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>> thank you very much. >> your comment was a good one and did put a lot of people to work, and that was a good example and a good model. we all agreed to have a local hire ring, but bear in mind our contractors are under collective bargaining agreement, and it can work. a comment one brothers made was about new projects. that would help. that goes without saying. i think all of us working together, that can happen.
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as far as the 50% mandate, i am all for local hiring, but i think is high. i think we can all work together on this. >> next speaker please >> i want to thank you for this legislation you could forward. this is ground-breaking legislation you have, and it has been a certain way for so long you are going to meet all kinds of resistance, but we do not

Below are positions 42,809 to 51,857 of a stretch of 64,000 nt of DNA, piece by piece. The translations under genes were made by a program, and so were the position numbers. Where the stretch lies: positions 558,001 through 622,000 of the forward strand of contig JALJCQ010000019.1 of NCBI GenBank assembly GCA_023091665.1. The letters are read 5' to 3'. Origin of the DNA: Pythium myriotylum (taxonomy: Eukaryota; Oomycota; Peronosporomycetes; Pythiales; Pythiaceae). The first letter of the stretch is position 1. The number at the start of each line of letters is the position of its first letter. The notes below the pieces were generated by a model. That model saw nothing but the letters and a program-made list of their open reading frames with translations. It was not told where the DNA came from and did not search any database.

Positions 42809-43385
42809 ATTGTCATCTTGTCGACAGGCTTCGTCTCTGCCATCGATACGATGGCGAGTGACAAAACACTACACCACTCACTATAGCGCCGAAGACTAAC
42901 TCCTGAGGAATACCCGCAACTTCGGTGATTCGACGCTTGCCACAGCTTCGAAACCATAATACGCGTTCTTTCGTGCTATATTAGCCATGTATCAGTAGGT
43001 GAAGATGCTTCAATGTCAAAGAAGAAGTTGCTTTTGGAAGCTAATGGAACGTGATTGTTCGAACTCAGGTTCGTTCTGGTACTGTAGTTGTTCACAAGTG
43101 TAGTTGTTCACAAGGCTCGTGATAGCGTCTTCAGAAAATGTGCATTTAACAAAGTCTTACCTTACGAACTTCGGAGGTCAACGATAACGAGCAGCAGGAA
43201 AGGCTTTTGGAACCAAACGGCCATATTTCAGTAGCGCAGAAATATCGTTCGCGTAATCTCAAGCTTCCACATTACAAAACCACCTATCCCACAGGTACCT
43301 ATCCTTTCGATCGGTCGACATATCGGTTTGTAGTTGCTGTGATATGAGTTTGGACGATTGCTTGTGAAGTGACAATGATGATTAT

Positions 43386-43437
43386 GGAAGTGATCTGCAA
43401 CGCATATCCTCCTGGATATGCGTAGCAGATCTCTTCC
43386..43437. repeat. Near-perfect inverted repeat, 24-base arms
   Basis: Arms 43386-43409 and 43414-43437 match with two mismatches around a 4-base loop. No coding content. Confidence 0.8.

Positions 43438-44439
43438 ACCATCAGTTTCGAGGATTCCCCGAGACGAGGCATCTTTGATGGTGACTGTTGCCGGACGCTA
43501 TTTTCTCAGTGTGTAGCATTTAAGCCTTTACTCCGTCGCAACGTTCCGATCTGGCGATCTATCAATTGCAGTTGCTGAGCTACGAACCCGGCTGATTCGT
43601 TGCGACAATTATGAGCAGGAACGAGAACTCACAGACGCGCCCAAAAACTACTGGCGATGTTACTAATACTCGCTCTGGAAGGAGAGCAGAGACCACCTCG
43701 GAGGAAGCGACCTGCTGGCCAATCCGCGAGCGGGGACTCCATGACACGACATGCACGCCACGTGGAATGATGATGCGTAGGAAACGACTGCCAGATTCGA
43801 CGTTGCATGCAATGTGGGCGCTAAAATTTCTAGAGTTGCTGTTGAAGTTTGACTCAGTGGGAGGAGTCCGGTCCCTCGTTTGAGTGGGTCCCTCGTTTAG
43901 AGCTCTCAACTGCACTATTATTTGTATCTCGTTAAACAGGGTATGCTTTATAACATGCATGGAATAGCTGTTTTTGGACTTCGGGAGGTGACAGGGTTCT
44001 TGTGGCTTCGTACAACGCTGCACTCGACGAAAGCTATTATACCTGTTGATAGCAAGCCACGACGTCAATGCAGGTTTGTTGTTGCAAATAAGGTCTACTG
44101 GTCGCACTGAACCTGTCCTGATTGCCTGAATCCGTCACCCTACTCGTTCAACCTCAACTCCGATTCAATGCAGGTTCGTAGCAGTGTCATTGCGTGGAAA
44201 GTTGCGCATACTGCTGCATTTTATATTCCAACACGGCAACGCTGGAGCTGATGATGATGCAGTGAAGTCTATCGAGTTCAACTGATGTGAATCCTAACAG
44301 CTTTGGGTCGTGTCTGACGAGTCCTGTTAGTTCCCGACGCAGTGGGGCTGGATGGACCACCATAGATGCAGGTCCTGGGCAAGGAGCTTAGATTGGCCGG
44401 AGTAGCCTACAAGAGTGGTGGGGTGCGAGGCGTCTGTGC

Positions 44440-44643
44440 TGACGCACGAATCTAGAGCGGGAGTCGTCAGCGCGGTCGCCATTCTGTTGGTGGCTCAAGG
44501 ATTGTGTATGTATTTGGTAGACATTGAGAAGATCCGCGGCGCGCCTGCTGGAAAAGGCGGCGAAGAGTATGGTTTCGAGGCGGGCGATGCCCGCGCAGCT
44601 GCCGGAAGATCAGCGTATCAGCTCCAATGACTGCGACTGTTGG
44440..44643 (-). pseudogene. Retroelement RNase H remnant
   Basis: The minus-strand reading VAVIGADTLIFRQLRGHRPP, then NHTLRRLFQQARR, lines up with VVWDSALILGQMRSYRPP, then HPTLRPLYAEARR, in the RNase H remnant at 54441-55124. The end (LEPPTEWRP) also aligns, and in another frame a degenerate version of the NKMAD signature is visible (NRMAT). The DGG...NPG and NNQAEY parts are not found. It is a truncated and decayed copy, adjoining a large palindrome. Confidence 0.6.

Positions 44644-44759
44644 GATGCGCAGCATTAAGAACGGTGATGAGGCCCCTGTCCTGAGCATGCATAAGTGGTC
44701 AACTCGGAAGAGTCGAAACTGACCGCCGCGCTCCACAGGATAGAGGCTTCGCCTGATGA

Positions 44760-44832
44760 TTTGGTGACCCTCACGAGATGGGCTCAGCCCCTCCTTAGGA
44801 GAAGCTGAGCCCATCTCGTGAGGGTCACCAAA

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want you to stop. i like the legislation. i do not have a problem with 50%, because i am usually 100% anyway. my problem is i cannot hire anyone. as far as businesses are concerned, the only place we are able to work is here in san francisco any way. the legislation you are proposing is a great benefit to me. all my work is here anyway, and why shouldn't it be? my other constituents are very resistant to this, because it is ground-breaking what you are proposing today. i live where i work, and i
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received that i cannot hire anyone. i thank you all for this. >> next speaker please. >> i think our focus is wrong. the heart breaking stories and the good intentions i think are going to make problematic